Nov 22, The effects of praise: 7 evidence-based tips for praising kids the right way

The effects of praise:

7 evidence-based tips for praising kids the right way

© 2008 - 2017 Gwen Dewar, Ph.D., all rights reserved

The effects of praise aren't always good. What can we do to make sure praise helps, and doesn't hurt?

In many traditional cultures, parents avoid showering their children praise. They worry that too much praise will inflate the ego. Make kids overconfident. Too full of themselves.

This seems to be an ancient concern. Modern-day hunter-gatherers--people whose life-ways most closely resemble those of our ancestors--are famously intolerant of big egos.

It used to be that way in the West, too. But today things are different. Westerners praise each other all the time, and lavish praise on their kids. They believe praise is going to make children  better--more motivated, more confident, more inclined to tackle challenges.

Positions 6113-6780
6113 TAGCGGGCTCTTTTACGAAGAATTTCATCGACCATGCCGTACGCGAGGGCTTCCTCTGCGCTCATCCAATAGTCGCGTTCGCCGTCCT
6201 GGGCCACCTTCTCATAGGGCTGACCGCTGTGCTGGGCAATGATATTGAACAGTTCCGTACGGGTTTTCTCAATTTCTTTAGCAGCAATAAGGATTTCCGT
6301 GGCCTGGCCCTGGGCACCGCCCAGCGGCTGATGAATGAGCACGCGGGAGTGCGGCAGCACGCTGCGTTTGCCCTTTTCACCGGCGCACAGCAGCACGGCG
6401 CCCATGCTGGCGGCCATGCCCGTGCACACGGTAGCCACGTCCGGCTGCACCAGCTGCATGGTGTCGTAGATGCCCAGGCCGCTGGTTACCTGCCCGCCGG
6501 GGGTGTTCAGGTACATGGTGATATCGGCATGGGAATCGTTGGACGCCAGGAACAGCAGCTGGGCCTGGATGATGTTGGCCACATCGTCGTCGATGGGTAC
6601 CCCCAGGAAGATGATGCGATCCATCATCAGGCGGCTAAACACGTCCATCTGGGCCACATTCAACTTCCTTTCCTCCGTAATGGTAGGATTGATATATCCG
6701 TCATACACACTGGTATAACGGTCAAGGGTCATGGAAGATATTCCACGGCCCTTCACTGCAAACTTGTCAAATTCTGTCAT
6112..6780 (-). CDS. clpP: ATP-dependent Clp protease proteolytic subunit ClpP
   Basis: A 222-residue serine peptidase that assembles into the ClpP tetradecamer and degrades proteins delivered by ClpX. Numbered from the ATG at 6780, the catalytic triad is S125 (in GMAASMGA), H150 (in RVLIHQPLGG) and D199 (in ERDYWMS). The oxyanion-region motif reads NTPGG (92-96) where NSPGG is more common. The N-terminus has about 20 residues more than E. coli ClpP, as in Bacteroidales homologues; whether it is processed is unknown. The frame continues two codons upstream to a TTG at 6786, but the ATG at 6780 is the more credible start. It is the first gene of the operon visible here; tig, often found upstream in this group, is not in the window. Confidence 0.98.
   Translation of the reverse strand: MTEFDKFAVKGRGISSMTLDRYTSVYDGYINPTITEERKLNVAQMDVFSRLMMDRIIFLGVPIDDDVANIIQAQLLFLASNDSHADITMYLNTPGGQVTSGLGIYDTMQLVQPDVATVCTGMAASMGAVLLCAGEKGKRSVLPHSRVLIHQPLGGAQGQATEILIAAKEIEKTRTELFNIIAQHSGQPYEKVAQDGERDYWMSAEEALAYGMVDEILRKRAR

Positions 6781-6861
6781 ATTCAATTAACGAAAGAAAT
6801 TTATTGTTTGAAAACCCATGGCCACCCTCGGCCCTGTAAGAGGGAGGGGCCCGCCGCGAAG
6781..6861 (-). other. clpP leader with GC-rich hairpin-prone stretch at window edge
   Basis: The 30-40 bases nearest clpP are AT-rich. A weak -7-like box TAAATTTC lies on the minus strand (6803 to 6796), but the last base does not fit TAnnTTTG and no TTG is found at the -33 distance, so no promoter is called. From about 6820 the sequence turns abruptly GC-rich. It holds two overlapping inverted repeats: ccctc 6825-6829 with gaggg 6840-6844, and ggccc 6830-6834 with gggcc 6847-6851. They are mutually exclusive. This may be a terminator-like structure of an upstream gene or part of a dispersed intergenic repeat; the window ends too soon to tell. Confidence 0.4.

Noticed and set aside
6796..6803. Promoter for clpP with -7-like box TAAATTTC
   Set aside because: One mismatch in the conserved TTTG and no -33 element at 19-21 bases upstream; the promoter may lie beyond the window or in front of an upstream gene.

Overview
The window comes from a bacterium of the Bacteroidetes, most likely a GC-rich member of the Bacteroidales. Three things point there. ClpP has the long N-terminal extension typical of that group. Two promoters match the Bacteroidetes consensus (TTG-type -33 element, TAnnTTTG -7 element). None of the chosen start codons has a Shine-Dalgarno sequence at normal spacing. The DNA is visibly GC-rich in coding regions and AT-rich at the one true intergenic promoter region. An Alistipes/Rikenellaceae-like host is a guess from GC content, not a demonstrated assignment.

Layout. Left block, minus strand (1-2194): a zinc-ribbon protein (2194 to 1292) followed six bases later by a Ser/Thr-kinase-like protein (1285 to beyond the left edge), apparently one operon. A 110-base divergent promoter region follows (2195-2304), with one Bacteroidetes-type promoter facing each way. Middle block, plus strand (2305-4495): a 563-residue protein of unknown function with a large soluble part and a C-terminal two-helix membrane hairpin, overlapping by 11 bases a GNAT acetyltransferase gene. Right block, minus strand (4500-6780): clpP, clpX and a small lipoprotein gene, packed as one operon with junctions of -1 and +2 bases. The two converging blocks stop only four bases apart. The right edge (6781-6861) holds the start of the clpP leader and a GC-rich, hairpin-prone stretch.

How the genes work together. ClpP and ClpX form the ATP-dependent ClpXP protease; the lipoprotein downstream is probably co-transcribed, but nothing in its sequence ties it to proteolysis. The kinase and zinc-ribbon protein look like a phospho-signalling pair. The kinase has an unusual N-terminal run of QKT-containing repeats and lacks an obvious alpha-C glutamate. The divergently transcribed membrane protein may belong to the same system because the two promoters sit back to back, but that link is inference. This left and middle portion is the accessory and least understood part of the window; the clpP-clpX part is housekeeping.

Does it really work that way?

In some cases, yes.

For instance, there are hints that preschoolers develop better social skills when we praise them for displaying good manners (Garner 2006; Hastings et al 2007).

And experiments show that certain kinds of praise don't just make children happier. They also increase a child's persistence and resilience (Morris and Zentall 2014). 

But it's not all good. Studies suggest that some types of praise can actually undermine your child's motivation. Depending on the circumstances, praise can damage a child's self esteem, or fuel the development of narcissism (Brummelman et al 2017).